On Poetry Reviews
I like Don Share’s take on the issue of poetry reviews mostly because he doesn’t try to stake out a “my way is the only way to look at this” position. That appeals to me populist side.
I’m not advocating weeding out the bad from the good in poetry or in anything else; my good is your bad, and vice versa. But one has to know the physiology nonetheless. That’s my point, and in fact I’ve argued elsewhere for the great and enduring value of very bad poetry (which I read in enormous quantities). But I think there’s much to assent to in Joel’s remarks, particularly with regard to “civil society,” which does seem to be vanishing (like sherry-drinking and dressing gowns)… assuming it ever existed, that is.
As I’ve written here before, I try to stay away from “good” and “bad” when it comes to poetry. I talk more about what I like and what I dislike, what moves me and what doesn’t, what I’m able to communicate with and what I feel sealed off from, but I don’t like making value judgments about poetry in general because tastes vary, and what I find cold and hermetic may seem vibrant and inclusive to another reader.
When it comes to reviews, I approach the matter from two very different perspectives. When I’m writing a review, I stick with stuff I appreciate. I’m one of those people who will pass on doing a review before writing a negative one. I understand the criticism of taking such a stand, and I’ll take the hit, I guess, but I’m not willing to hit another poet for doing something with language that doesn’t appeal to me. I’d rather spend my time and effort pointing out poets who are doing stuff I find interesting, who appeal to my aesthetic, who I can communicate with in new and interesting ways. I’m just not a basher when it comes to artistic matters–the number of people who read poetry is already small enough without turning more people off by being dicks to each other.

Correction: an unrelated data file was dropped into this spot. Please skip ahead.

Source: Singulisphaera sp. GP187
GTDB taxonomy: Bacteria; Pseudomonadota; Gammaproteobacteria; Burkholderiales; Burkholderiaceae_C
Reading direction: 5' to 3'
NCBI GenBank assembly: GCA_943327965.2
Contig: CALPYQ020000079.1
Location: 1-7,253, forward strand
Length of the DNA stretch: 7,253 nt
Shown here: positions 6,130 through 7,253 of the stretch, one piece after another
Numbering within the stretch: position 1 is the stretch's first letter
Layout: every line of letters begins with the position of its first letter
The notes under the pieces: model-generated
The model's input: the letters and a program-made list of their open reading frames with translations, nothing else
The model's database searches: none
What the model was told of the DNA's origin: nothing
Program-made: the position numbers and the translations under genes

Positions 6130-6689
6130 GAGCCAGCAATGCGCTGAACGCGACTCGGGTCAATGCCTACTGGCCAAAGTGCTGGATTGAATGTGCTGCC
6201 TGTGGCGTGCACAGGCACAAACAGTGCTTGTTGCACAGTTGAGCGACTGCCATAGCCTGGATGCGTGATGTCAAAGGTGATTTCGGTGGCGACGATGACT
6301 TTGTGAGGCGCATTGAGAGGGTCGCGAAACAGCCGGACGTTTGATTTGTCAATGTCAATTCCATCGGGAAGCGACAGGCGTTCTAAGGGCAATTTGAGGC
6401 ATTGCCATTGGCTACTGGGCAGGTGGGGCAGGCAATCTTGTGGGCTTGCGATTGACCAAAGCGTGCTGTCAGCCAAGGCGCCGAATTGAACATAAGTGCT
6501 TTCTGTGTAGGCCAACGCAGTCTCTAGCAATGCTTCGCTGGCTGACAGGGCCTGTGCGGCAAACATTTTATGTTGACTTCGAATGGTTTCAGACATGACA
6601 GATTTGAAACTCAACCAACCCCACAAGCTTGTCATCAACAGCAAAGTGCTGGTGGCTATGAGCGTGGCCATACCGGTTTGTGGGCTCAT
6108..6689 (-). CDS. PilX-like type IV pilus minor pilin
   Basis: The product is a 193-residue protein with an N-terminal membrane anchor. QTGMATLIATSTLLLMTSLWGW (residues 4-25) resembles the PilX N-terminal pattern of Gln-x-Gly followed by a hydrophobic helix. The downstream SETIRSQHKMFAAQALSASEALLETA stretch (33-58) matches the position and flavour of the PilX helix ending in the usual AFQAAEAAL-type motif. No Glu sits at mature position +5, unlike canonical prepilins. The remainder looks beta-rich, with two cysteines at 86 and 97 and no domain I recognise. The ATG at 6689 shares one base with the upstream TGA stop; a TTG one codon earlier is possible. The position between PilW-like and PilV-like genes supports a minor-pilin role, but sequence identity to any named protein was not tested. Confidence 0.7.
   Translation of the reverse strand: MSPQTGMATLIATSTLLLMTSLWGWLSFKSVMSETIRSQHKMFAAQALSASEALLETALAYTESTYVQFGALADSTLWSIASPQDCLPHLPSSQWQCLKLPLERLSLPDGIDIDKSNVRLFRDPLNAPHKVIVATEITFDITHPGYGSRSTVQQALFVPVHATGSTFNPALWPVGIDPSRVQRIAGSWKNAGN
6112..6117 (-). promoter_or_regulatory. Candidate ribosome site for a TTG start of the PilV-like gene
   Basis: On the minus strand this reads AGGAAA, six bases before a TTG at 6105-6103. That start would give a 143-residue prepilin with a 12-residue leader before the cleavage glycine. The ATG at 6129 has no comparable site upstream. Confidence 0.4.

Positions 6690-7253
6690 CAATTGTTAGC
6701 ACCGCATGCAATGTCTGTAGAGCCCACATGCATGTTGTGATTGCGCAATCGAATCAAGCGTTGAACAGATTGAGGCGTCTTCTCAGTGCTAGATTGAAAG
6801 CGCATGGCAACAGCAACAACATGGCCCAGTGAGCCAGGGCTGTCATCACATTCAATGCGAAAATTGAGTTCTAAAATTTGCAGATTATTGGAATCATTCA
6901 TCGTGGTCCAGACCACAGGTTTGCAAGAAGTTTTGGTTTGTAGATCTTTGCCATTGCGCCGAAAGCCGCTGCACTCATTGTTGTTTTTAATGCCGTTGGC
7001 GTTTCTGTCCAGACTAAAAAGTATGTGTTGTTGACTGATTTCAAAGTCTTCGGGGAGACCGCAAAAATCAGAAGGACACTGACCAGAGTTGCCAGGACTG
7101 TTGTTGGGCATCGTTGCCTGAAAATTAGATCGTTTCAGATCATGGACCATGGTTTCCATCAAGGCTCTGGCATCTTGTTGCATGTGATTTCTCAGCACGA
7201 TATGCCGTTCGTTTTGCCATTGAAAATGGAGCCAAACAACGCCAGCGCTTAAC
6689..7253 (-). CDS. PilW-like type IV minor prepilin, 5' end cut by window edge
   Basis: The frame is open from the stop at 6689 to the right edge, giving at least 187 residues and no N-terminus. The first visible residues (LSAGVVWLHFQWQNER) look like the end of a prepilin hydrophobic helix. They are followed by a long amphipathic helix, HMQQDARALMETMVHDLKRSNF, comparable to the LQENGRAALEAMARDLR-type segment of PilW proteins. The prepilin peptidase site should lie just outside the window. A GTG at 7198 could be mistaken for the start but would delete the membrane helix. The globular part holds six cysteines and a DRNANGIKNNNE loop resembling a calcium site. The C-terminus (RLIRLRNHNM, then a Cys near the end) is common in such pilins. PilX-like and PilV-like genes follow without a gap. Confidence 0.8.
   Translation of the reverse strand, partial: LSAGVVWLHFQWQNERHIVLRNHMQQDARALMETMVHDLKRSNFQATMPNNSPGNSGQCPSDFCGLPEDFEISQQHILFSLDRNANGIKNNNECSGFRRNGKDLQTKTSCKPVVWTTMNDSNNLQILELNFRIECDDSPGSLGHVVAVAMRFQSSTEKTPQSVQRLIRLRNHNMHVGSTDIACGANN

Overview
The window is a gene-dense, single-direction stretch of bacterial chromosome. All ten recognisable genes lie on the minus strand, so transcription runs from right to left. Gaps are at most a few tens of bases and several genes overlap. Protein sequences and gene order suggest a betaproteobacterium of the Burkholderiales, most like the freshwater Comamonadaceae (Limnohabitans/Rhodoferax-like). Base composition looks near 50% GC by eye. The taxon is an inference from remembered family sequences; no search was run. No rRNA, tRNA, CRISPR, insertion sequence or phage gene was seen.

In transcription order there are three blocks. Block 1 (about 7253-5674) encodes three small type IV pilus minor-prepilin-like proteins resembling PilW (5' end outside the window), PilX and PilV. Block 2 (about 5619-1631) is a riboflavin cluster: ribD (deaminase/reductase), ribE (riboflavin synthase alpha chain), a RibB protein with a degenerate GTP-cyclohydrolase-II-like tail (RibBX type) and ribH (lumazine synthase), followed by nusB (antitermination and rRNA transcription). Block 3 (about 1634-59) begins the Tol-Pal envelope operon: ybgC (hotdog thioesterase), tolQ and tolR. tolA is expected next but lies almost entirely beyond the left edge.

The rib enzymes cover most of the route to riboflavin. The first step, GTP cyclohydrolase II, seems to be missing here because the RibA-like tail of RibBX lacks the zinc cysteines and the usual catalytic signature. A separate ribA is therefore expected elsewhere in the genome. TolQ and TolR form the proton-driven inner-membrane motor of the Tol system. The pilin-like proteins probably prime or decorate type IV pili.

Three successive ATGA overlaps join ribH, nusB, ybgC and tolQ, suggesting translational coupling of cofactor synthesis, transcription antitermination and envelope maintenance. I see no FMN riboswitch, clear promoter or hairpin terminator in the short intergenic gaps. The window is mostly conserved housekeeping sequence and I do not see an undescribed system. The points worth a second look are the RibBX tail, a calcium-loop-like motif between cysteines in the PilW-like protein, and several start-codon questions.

As Poetry Editor of The Rumpus, though, I have a different approach. For starters, I’m willing to talk to anyone who wants to write a review for me. I won’t promise publication, but I’ll definitely take a look at your style and see if it fits our mode. If you look at the poetry reviews we’ve published over the last few months, you’ll find that they’re largely positive, and even the ones that are less so point out something positive in the writing. I haven’t published a completely negative review (though I haven’t really been faced with the possibility yet), but I’m not completely opposed to doing it, as long as I feel the review approaches the work honestly and as long as I don’t think the reviewer is looking to settle an old score or make it a hate letter. That’s a fine line, and I’m sure that at some point I’ll publish a review that does just that, and then I’ll feel the need to apologize for it. That’s the editor’s life, though, unless you’re only going to publish love letters.
The big challenge for me so far has been making sure that my reviews reflect the diversity of voices in the poetry world, and while I’ve been trying, I won’t say that I’ve succeeded. I’d like to have more women reviewing for me, as well as people of color, and I’d love to have more books by women and people of color reviewed here. That challenge has made me reach out to communities I’d neglected to in recent years, much to my own loss, and I’ve really enjoyed both the poets I’ve discovered and the communication I’ve had with them as a result.
I’m also trying to get reviews of and by people whose aesthetic I don’t share, because the last thing I want The Rumpus to be known for is a single, limited set of voices. I’d love to publish advocates for poetry I don’t get, because I’d like to get what they’re doing, and I work from the assumption that the problem is mine, and not the poet’s.
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